To answer a question with a question: “Isn’t the sensible answer ‘No’?” After all, people contemplating divorce are not children. This is an entirely adult decision made by an adult who decided to marry in the first place. The prospective client is the person living the marriage with all of its advantages and disadvantages. No matter how close the friend or family member, that person is not living the marriage.
In the past, my feelings on this subject were mixed and colored by the breadth of friends and family brought to these meetings. In many instances, the guest is more adamant that there needs to be a divorce than the spouse doing the interview. This can be especially true of parents who will often confess during an interview that he or she never liked the marriage or the other spouse in the first place.
Rule #1 is consider carefully who to bring and what motivates you to invite that person. Recently, I had an initial interview with a prospect and a parent where it was clear within the first 20 minutes that while the prospective client had an enormous array of objective reasons to pursue divorce, however, her expressions and language made equally clear that she was not prepared to begin this journey. Truth is clients who do not really believe they are entitled or could be better off by ending a marriage are very poor clients to represent. They don’t believe in the mission even though they can articulate why they are in pursuit of it. If you want to bring a guest, bring one who can help you process your real needs rather than endorse your uncertain mission.
Rule #2 relates to attorney client privilege. What you tell a lawyer alone or in the office with a member of the lawyer’s staff is entirely confidential. It is not to be revealed to anyone else. But, if you bring an outsider to the meeting, the attorney client privilege is lost as it relates to confidences related with an outsider present. Therefore, what you tell me in the presence of a guest is not confidential. It does not mean that the attorney is at liberty to discuss what was said. It does mean that if someone subpoenaed your friend or family member, what you told the lawyer in a meeting with an outsider can be revealed through examination of the guest.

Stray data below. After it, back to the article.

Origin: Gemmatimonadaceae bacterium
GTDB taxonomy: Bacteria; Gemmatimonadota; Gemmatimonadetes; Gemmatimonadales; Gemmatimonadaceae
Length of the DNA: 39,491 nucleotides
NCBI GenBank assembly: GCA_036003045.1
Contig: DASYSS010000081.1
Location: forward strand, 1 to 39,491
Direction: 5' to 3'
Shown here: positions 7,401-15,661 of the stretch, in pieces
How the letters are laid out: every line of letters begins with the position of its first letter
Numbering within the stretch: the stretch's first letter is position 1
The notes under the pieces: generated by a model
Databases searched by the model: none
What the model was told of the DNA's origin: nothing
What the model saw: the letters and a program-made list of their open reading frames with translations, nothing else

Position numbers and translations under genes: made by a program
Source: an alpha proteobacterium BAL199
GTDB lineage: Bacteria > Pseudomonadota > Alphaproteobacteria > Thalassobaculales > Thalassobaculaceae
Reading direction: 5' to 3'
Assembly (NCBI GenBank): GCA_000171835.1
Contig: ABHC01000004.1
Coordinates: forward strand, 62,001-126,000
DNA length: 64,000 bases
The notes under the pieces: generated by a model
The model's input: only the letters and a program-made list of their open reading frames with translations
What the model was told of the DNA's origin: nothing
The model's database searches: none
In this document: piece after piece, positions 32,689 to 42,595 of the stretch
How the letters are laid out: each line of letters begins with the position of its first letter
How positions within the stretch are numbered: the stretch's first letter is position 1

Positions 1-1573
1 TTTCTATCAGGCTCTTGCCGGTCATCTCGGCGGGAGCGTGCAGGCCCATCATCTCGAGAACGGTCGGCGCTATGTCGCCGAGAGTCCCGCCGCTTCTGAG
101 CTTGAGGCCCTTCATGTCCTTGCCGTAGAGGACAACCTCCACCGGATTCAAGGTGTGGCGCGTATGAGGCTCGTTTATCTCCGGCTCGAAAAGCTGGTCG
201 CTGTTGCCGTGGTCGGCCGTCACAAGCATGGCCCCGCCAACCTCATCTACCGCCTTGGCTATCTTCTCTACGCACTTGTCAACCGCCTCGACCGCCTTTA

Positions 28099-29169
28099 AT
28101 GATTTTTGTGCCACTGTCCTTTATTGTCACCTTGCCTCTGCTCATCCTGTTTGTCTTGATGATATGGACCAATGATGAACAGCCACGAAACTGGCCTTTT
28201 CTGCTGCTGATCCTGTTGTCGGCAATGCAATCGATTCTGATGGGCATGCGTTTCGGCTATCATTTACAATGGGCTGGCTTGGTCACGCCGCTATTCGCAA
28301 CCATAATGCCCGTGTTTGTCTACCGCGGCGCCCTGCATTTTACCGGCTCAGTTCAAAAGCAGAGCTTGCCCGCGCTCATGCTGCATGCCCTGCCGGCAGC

Is this a justification for excluding others from an initial meeting? No. It just means that not all subjects should be on the table. If you know of illegal, fraudulent or even embarrassing conduct on your part or that of your spouse, the meeting with an outsider is not the time to reveal it. I typically tell clients about this by stating that, if there are such facts that need to be discussed, that should be the subject of a subsequent conversation with the lawyer alone. Rarely does this conduct drive the transaction being considered in an initial interview. But it often colors how the case is handled.
If the discussion stopped here, it would appear an attorney interview should be conducted alone. However, experience has taught me that some of the most productive initial interviews I have hosted have been conducted with an objective friend or family member. These folks often see inconsistency or lack of candor in ways that the attorney does not. They know their subject based upon observation of their friend and his or her marriage. Just as important is the fact that there are now a second set of ears to hear and absorb what the lawyer is saying. Just as has been reported in relation to a patient’s ability to absorb what a physician is saying in a medical setting, people are usually nervous and somewhat distracted during an initial interview concerning separation and divorce. Just as with a poor medical diagnosis, it is difficult to remain focused when discussing termination of a relationship built upon expectations it would last a lifetime.
In the end, it can be very helpful to bring someone with you when you are judging whether to terminate a marriage and whether the person doing the interview is “right” for you. But as we have noted, think carefully beforehand, about who you bring and what you say.